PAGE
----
In the first quarter of the year, Vietnam's spending on imports is forecasted to expand by only 26.2% to $4.86 billion, including $1.62 billion paid by foreign invested firms, up 23.7% on year.
The country has experienced a sudden increase of 166.7% in the import of motorbikes. Imports of PCs and components have gone up 41.8%, motorbike parts 33.3%, fabric 30.8%, and machinery and equipment 23.7%. Spending on imported petroleum products, automobiles, fertilizers, steel and cotton, meanwhile, fell by 6.7%, 40.3%, 3%, 4.6% and 42.3% on year, respectively.
March CPI up 3.9% on-year
Vietnam's consumer price index (CPI) in March is predicted to increase by 3.9% against last March as a result of a surge in the price of foodstuff, housing and constructing materials and pharmaceuticals during the month, the government's initial data reveals.
Housing and constructing material prices saw the highest growth of 10.2% on-year and 3% against last December, as people nationwide are speeding up house building in the dry season, which lasts from March to July, according to the General Statistics Office (GSO).
Healthcare services and pharmaceutical costs also rose 9.7% against a year ago and 8.1% against February - a result of hikes in imported drug prices during the month.
The price of foodstuffs, meanwhile, grew 5.8% on-year but declined by 2.4% on-month. Food prices, however, decreased by 1.1% on-year and 0.9% on-month. Food prices normally reach their highest level in February each year when people welcome in the traditional Lunar New Year festival, and then often fall in the following months.
The GSO also released a sub-index in the country's rural area, which increased by 3.3% against last March. Of which, food and foodstuff prices rose 2.9% on-year, housing and constructing materials 9% and pharmaceuticals 10%.
CPI figures in most cities, provinces and regions in the country saw a slight decrease against February. The index in Hanoi fell 1.8%, Ho Chi Minh City 1.7%, Hai Phong 1%, the central coastal region 0.6%, central highlands 1.5%, and the Red River Delta 1.1%.
The office also predicts the gold price in March will be 24.4% more than a year ago but 1.2% lower than February. The office said the US dollar gained 1.9% against the Vietnamese dong since last March and has remained stable since last month.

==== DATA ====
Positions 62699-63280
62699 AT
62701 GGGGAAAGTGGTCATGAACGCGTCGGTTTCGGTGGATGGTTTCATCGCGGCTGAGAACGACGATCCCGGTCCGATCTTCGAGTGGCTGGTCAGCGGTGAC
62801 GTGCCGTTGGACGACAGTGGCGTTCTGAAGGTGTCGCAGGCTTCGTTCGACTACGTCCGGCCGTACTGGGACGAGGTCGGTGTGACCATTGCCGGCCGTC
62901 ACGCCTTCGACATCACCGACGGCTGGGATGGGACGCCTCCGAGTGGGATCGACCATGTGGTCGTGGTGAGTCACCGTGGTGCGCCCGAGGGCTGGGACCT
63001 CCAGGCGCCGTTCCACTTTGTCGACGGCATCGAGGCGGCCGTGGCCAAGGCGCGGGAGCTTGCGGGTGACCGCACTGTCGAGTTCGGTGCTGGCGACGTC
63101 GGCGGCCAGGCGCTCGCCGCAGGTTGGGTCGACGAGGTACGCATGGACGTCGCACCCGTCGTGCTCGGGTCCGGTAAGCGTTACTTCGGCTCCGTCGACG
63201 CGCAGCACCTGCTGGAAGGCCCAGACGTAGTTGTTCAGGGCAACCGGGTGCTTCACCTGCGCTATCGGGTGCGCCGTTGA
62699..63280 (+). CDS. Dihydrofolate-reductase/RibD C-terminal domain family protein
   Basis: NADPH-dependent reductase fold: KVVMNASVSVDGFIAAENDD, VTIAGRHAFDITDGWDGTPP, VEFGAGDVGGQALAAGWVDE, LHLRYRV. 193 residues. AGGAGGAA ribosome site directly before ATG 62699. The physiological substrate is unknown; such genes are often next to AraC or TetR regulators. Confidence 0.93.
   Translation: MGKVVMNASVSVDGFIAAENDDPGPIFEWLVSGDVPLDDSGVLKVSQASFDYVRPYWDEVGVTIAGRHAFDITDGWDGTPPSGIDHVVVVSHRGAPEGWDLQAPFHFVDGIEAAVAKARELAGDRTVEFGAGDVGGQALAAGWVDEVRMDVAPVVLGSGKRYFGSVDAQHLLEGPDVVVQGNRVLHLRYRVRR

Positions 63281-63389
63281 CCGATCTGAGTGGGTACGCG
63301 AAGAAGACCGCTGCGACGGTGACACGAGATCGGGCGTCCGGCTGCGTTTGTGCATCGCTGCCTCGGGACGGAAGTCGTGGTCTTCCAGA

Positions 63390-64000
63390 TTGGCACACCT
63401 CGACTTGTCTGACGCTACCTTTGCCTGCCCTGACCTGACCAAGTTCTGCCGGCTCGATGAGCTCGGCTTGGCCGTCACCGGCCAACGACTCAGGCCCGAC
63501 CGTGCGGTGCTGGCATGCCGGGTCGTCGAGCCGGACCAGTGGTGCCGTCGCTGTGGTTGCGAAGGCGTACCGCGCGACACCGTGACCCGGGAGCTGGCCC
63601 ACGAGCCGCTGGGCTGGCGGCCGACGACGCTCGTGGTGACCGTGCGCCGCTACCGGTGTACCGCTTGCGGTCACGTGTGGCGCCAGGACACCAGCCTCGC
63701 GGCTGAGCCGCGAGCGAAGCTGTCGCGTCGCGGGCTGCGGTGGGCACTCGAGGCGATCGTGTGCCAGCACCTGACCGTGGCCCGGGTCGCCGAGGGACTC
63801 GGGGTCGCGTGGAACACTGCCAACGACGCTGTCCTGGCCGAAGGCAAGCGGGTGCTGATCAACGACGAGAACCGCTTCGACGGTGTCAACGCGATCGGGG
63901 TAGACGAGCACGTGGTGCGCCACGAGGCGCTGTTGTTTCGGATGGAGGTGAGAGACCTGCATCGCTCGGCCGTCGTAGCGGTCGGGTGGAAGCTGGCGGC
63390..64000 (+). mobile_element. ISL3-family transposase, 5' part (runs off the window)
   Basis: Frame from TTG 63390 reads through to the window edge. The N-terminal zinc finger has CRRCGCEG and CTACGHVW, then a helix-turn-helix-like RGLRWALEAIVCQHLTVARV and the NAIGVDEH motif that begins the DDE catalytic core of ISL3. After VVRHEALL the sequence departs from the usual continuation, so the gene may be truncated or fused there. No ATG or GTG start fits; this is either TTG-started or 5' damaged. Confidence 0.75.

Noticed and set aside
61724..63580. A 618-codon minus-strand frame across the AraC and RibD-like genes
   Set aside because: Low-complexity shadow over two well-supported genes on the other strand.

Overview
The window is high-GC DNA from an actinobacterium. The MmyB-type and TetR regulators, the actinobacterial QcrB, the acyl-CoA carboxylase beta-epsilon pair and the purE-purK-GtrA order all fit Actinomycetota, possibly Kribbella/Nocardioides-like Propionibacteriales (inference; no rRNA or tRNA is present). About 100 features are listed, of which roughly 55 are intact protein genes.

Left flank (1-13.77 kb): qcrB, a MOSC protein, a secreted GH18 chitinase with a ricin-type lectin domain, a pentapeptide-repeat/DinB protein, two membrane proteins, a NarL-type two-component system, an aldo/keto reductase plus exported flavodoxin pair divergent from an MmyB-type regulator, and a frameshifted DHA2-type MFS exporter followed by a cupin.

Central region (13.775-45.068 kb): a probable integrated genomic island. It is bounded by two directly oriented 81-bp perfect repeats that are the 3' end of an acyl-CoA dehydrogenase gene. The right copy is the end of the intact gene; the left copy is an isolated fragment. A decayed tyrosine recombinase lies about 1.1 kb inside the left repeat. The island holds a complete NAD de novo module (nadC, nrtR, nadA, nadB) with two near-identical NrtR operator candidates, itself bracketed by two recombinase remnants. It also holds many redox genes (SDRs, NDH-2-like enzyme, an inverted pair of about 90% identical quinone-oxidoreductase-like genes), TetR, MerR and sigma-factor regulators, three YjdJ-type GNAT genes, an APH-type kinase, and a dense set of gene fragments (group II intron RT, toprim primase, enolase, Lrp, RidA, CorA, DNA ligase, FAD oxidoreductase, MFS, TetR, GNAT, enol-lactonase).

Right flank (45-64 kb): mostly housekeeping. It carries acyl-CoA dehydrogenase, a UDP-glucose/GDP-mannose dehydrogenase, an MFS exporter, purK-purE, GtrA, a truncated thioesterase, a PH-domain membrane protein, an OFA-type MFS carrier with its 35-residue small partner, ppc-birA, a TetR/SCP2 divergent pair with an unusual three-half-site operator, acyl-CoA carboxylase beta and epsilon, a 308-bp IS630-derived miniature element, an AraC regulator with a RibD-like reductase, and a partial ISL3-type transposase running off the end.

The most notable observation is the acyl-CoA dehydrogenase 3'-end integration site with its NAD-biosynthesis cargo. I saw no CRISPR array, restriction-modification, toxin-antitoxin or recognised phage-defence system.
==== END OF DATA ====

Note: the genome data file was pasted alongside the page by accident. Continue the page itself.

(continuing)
Many businesses still displeased with cumbersome admin procedures
Up to 32% of over 90,000 firms in Vietnam expressed dissatisfaction with the sluggishness of administrative reform, according to a survey conducted earlier this year by the Vietnam Chamber for Commerce and Industry (VCCI), the representative of the country's enterprises. Twenty eight percent said there was almost no change in administrative procedures and 4% said it had became worse, VCCI said.
The survey results were presented on the second day of a meeting between Prime Minister Phan Van Khai and domestic and foreign enterprises in Ho Chi Minh City.
There are still 192 different types of licenses and sublicenses from central and local authorities relating to the operations of companies, VCCI said.
Fifty five percent of interviewed firms said that the procedures to obtain a licence were very complicated and wasted much time and money. Around 10.26% of the licences were granted 90 days after application, and 25.6% between one and three months later.
Half of the enterprises said many of the existing licences and sublicences were not necessary and were a major burden. The validity of each licence is also too short, making firms concerned about reapplying for new one, and hindering them from concentrating on their business. More than 36% of licenses are valid for only three months, 30.6% for one year, 14.1% for three years and 13.3% are unlimited.
Almost no ministries or branches that are responsible for issuing and granting licences could remember how many kinds of licences they have.
The survey, on the other hand, reported that 89% of the firms expressed greater satisfaction with the positive change in the business and investment environment, particularly the reform of policies and the legal system in recent years.
Eighty five percent of the enterprises gave significant consideration to the government's efforts to hold dialogue and to create more favourable conditions for businesses.
The Ministry of Planning and Investment gained the highest rate of approval from enterprises for its reform, at 89%. The Ministry of Trade and the Central Bank followed with 87%, the General Customs Department 83%, the Ministry of Science, Technology and Environment 82%, the Ministry of Finance 81% and the Ministry of Police 77%.